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The revelation gap
In his much-debated General Conference sermon warning members against speculation about Heavenly Mother, apostle Dale G. Renlund cautioned that “demanding revelation from God is both arrogant and unproductive.”
Wheat & Tares blogger Bishop Bill wonders, however, whether that counsel jibes with scripture and the church’s own history.
After all, James in the New Testament wrote that “if any of you lack wisdom, let him ask of God,” the very verse church founder Joseph Smith says ultimately led to Mormonism’s birth.
“Was Joseph Smith arrogant and unproductive [w]hen he asked God which church was right?” Bishop Bill asks. “Was [church President] Spencer Kimball arrogant when he asked God about giving Blacks the priesthood?”
The blogger points to other Latter-day Saint scriptures of ancient prophets crying out to the Almighty for answers.
“It seems Renlund is ‘upbraiding’ us,” he writes, “while God would never do that just for asking, as James 1:5 tells us.”
In a seeming counterargument, Times and Seasons blogger Stephen Cranney sees flawed thinking in members who “lobby for revelation,” suggesting they may be exerting “grassroots pressure” more than seeking “grassroots inquiry.”
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Dickens and Latter-day Saints — A tale of two accounts
We know English novelist Charles Dickens famously wrote in his “Uncommercial Traveler” sketches about his 1863 encounter in London with early church leader George Q. Cannon (a “handsome man in black …with a frank open manner”) aboard a ship carrying 800 “cheery” Latter-day Saint emigrants (full of “so much beauty and so much strength and capacity for work”).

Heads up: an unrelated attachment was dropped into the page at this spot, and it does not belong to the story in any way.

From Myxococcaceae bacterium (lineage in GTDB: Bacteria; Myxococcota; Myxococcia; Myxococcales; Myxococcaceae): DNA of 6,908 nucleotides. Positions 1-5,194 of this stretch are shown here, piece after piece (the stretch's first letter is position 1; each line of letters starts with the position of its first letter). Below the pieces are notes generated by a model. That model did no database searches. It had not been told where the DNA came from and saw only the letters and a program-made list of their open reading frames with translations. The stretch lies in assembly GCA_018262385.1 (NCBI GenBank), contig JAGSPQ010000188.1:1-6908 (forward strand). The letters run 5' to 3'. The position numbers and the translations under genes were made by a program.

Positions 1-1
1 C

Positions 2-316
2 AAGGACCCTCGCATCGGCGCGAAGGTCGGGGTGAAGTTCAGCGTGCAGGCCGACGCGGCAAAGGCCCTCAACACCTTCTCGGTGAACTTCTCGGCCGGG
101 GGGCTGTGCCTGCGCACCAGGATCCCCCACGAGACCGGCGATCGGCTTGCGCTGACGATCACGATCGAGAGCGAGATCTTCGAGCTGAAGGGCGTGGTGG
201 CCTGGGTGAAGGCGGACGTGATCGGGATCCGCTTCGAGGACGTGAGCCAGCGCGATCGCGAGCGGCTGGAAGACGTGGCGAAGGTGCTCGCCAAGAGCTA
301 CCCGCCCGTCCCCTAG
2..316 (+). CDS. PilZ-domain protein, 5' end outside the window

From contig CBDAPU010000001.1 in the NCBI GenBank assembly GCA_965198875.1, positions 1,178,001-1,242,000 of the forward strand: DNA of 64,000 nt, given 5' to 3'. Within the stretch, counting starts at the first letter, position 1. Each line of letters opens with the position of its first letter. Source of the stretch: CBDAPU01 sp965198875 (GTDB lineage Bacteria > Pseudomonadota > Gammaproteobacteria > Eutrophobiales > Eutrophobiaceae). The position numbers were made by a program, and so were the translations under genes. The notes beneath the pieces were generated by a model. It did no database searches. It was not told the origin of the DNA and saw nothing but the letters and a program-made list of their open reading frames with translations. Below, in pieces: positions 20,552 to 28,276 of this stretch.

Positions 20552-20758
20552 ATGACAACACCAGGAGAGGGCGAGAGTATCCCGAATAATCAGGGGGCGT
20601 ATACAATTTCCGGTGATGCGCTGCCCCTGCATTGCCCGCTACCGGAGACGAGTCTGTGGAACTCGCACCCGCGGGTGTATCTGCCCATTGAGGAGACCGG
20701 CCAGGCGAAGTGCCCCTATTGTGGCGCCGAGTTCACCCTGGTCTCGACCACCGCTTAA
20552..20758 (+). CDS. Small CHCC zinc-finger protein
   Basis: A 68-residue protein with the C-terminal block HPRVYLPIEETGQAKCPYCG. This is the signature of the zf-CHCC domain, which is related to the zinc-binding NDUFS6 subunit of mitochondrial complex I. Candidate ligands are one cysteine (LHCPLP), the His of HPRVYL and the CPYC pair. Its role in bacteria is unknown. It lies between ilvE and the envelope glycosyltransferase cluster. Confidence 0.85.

“Mr. Charles Dickens, the novelist, spent several hours on board on the day when the people passed the government inspectors,” Cannon stated. “He appeared to be very much pleased with the people and had a great many questions to ask of me, appearing to be much interested in us and free from prejudice.”
Georgia on church’s mind
As it did in Utah and Arizona, the church is pushing Georgia to enact legislation protecting LGBTQ individuals from discrimination in the workplace, housing and public accommodations, while also safeguarding religious freedom.
“We are extremely concerned that the ongoing conflicts between religious liberty and LGBTQ rights are poisoning our civil discourse, eroding the free exercise of religion and preventing diverse people of goodwill from living together in peace and mutual respect,” states an “open letter” to Georgians this week in The Atlanta Journal-Constitution signed by area Seventy M. Andrew Galt IV and dozens of faith and community leaders. “LGBTQ rights and religious rights do not have to be in conflict.”
It concludes by urging residents to unite in backing public policy that “provides protections for LGBTQ persons as well as people and institutions of faith.”
Apostle Dallin H. Oaks, first counselor in the First Presidency, advocated a similar path in a landmark speech last year at the University of Virginia.
From The Tribune
• Many churches, surviving on donations, struggle to stay afloat. It may be easy to see why they receive tax breaks. But what about when a church, like the Latter-day Saint faith, though paying taxes on its for-profit ventures, amasses vast riches? Should the rules change?
Read the story.
• Co-founders of the former MormonLeaks site discuss their four-year effort to expose the church’s inner workings on this week’s “Mormon Land.”
Listen to the podcast.
• President Russell M. Nelson reached an important milestone last week, becoming the oldest church president in the faith’s history, surpassing the late Gordon B. Hinckley. At this writing, Nelson is 97 years, seven months and 13 days old. He turns 98 on Sept. 9.
Read the story.
• The Washington D.C. Temple — often called the Emerald City by passing motorists and one of the church’s most recognizable buildings — welcomed media tours this week for the first time in nearly half a century in advance of a public open house from April 28 through June 11 and an Aug. 14 rededication.
Read the story.
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